China ETF: Foot in the Door to Foreign Investing

Amid tight capital controls, new fund may represent Chinese test of asset classes and wider geographical exposure

The potential of China’s vast markets has long caught investors’ imaginations, but in the case of asset management at least, market progress has not kept pace with the Asian giant’s rapid economic growth. But the approval by Chinese regulators of the country’s first ETF linked to Hong Kong’s Hang Seng China Enterprise Index represents a cautious opening for China’s tightly controlled capital markets.

The China Securities Regulatory Commission this week authorized Guangzhou-based E Fund Management to market the Hong Kong ETF to Chinese mainland investors. China maintains tight control over financial markets, severely limiting the extent to which capital can enter or exit the country. Hong Kong, though under Chinese sovereignty, is considered offshore for purposes of Chinese investing.

According to a new report by Cerulli Associates, which monitors global asset management developments, overseas investments by Chinese mutual fund managers amount to just $11 billion–a mere 3.2% of total assets under management as of June 2011. And that international diversification is not all that foreign. Cerulli, in the Asia-Pacific edition of its Cerulli Edge first quarter 2012 report, says that sliver of offshore investing is mostly invested  in Hong Kong (58%), with the next largest segment of investments allocated to other Asian markets (18.7%).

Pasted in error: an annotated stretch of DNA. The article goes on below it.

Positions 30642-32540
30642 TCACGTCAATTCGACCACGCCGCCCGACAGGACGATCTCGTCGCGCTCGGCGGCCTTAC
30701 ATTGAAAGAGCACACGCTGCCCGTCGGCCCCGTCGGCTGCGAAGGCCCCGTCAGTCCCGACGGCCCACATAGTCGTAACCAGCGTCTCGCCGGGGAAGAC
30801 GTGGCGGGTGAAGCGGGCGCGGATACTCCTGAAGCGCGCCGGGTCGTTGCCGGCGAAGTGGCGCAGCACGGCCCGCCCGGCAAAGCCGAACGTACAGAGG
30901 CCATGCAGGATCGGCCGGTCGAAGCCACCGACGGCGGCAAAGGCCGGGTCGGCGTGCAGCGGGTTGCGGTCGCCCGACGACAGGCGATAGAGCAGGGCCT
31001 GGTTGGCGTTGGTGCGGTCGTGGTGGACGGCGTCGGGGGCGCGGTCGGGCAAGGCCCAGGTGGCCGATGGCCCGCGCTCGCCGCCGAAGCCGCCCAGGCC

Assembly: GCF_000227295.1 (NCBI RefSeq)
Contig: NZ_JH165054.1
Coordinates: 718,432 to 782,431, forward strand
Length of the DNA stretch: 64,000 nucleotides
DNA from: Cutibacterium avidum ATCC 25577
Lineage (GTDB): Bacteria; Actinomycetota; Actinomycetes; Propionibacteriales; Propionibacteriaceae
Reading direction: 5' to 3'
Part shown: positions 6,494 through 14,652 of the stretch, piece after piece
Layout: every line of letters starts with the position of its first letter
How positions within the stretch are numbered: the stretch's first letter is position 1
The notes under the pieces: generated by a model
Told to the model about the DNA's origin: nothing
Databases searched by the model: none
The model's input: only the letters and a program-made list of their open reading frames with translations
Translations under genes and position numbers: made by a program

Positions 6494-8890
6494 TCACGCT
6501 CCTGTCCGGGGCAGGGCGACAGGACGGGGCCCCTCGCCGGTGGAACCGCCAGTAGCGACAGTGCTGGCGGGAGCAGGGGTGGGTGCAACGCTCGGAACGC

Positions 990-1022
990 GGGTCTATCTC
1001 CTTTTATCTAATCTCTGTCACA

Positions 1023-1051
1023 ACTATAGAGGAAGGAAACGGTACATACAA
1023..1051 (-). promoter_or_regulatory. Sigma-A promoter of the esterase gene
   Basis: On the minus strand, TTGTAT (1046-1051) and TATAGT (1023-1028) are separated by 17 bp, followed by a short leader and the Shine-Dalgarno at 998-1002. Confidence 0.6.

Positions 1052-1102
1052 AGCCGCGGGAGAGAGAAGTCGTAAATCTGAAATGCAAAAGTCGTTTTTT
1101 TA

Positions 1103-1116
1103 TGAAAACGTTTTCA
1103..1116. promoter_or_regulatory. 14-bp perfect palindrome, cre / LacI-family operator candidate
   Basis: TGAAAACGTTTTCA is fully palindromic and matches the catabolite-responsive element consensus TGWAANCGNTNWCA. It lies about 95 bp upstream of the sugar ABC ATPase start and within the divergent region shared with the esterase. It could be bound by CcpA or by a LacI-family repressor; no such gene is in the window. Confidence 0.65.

Opportunities for Chinese investors in foreign markets have a fairly narrow window. A 2011 report by KPMG says that just 95 Chinese firms have been granted the legal status to pursue such investments, and total investments for the firms cannot exceed $68.4 billion.

Cerulli in its report predicts that “eventually, the Chinese regulators will conclude that it is in investors’ best interest for the mutual fund industry to have more room to maneuver around asset classes, geographical exposures, hedges, and fund structures. As is customary, Chinese authorities will test the ground before proceeding.” E-Fund’s new ETF, and unconfirmed reports of a second ETF launch, would seem to fit into Cerulli’s analysis.

Meanwhile, there is no stopping the explosive growth of ETFs in the U.S., including opportunities for U.S. investors to invest in China.  According to ETFGuide.com founder (and AdvisorOne contributor) Ronald DeLegge, “Advisors can dial in on whichever aspects of Chinese markets they want to focus on.” DeLegge says there are 26 China-oriented exchange-traded products distributed across the asset-class spectrum, including equities, fixed-income, currency and long-short funds.

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